The highly classified program, code-named PRISM, has not been disclosed publicly before. Its establishment in 2007 and six years of exponential growth took place beneath the surface of a roiling debate over the boundaries of surveillance and privacy. Even late last year, when critics of the foreign intelligence statute argued for changes, the only members of Congress who know about PRISM were bound by oaths of office to hold their tongues.

PRISM is an heir, in one sense, to a history of intelligence alliances with as many as 100 trusted U.S. companies since the 1970s. The NSA calls these Special Source Operations, and PRISM falls under that rubric.

The Silicon Valley operation works alongside a parallel program, code-named BLARNEY, that gathers up "metadata" — address packets, device signatures and the like — as it streams past choke points along the backbone of the Internet.

The NSA routinely collects a great deal of American content. That is described as "incidental," and it is inherent in contact chaining, one of the basic tools of the trade. To collect on a suspected spy or foreign terrorist means, at minimum, that everyone in the suspect's inbox or outbox is swept in. Intelligence analysts are typically taught to chain through contacts two "hops" out from their target, which increases "incidental collection" exponentially. The same math explains the aphorism, from the John Guare play, that no one is more than "six degrees of separation" from Kevin Bacon.

Formally, in exchange for immunity from lawsuits, companies like Yahoo and AOL are obliged accept a "directive" from the attorney general and the director of national intelligence to open their servers to the FBI's Data Intercept Technology Unit, which handles liaison to U.S. companies from the NSA. In 2008, Congress gave the Justice Department authority to for a secret order from the Foreign Surveillance Intelligence Court to compel a reluctant company "to comply."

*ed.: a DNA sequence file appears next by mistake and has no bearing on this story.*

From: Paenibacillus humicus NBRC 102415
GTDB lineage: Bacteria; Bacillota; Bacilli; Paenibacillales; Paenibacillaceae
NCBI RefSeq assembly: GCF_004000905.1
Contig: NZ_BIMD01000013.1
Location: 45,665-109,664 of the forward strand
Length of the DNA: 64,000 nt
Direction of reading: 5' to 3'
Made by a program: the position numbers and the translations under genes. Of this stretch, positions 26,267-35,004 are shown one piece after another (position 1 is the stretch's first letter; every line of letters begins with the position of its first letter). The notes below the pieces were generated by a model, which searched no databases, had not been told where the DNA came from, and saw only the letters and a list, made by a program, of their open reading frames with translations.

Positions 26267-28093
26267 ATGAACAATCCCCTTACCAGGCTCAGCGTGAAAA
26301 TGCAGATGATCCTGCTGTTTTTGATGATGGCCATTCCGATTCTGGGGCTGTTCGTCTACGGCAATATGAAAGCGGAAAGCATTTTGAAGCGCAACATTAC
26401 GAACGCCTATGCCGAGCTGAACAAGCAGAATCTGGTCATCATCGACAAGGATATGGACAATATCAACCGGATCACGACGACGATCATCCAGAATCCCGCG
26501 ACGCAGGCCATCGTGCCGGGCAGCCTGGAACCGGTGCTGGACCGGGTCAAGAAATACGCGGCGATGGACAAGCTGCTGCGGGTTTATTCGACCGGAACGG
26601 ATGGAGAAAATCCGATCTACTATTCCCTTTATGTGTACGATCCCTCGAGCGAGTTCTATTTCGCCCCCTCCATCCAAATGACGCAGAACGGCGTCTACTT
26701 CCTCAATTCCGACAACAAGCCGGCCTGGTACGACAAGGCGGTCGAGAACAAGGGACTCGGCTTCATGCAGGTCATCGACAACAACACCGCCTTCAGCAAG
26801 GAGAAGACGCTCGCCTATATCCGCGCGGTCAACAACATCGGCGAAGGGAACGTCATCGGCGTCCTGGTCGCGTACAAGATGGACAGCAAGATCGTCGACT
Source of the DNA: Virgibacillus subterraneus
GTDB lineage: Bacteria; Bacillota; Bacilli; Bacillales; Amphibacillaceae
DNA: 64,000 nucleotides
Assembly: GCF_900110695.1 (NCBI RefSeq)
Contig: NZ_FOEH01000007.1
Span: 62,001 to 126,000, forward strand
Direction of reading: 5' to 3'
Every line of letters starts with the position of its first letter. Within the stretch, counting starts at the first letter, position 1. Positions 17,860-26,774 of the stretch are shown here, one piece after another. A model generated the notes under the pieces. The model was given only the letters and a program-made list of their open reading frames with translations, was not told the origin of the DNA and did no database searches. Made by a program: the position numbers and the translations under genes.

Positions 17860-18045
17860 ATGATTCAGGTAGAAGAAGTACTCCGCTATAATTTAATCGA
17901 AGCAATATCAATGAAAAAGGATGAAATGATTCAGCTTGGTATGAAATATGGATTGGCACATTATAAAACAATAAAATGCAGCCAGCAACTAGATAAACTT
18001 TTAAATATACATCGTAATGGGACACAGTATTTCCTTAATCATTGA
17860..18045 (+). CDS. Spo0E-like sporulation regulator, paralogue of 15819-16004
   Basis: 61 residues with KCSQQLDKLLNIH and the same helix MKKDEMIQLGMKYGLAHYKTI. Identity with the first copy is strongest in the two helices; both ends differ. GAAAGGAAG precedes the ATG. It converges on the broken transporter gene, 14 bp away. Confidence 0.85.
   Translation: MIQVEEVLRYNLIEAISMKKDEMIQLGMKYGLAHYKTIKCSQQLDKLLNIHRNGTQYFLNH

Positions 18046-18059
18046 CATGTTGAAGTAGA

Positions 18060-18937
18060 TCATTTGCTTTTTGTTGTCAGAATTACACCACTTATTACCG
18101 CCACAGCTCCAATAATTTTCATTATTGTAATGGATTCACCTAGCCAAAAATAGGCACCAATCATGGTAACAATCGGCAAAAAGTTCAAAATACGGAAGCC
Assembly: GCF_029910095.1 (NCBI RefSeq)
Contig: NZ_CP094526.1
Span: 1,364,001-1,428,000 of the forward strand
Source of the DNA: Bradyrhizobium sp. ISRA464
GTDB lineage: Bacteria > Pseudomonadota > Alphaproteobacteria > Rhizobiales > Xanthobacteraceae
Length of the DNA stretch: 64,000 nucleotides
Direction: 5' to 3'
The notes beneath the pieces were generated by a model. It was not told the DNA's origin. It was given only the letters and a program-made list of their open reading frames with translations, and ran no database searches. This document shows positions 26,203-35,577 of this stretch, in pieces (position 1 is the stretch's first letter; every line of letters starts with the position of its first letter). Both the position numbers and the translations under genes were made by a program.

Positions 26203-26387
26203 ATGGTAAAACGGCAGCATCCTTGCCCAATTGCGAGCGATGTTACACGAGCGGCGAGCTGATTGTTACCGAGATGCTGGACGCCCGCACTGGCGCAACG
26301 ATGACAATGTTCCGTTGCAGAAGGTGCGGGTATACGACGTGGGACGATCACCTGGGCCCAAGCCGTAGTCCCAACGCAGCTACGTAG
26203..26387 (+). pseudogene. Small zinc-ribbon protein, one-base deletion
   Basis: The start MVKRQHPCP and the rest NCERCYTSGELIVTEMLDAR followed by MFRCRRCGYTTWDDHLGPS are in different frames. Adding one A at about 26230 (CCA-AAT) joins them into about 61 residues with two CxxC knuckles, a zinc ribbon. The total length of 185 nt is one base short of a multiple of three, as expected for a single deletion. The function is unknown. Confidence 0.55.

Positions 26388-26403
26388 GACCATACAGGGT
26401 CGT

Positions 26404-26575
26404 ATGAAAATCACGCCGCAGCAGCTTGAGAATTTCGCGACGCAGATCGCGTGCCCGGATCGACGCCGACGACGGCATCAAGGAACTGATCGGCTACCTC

"Google cares deeply about the security of our users' data," a company spokesman said. "We disclose user data to government in accordance with the law, and we review all such requests carefully.

There has been "continued exponential growth in tasking to Facebook and Skype," according to the 41 PRISM slides. With a few clicks and an affirmation that the subject is believed to be engaged in terrorism, espionage or nuclear proliferation, an analyst obtains full access to Facebook's "extensive search and surveillance capabilities against the variety of online social networking services."

According to a separate "User's Guide for PRISM Skype Collection," that service can be monitored for audio when one end of the call is a conventional telephone and for any combination of "audio, video, chat, and file transfers" when Skype users connect by computer alone. Google's offerings include Gmail, voice and video chat, Google Drive files, photo libraries, and live surveillance of search terms.

Firsthand experience with these systems, and horror at their capabilities, is what drove a career intelligence officer to provide PowerPoint slides about PRISM and supporting materials to The Washington Post in order to expose what he believes to be a gross intrusion on privacy. "They quite literally can watch your ideas form as you type," the officer said.

DonkeyHotay
DonkeyHotay topcommenter

Hallelujah! ... the future of Pot Porn is Preserved for Posterity!

Behold the upcoming publications which will meld the important pillars of American Literature -- drugs + sex

Playbud
Hemp Hustler
Nuggs
Oui'd
Hot Asian Budtenders
Pothouse Forum
Big Black Buds

Yeah Baby! ... sign me up for lifetime subscriptions!

Jethro
Jethro

Suthers grows a brain -- and they're throwing snowballs in hell the same day!

shamanhawk
shamanhawk

You ought to watch "The People vs. Larry Flint" before making these egregious anti-Free Speech laws.  Some fools have short term memory loss and they aren't "stoned".  

The government is an embarrassment when it comes to the Drug War.  Every 42 seconds someone is arrested for Cannabis use or possession.   Mostly Black people. Ruining peoples lives in a democracy which has become a plutocracy run by oligarchs money.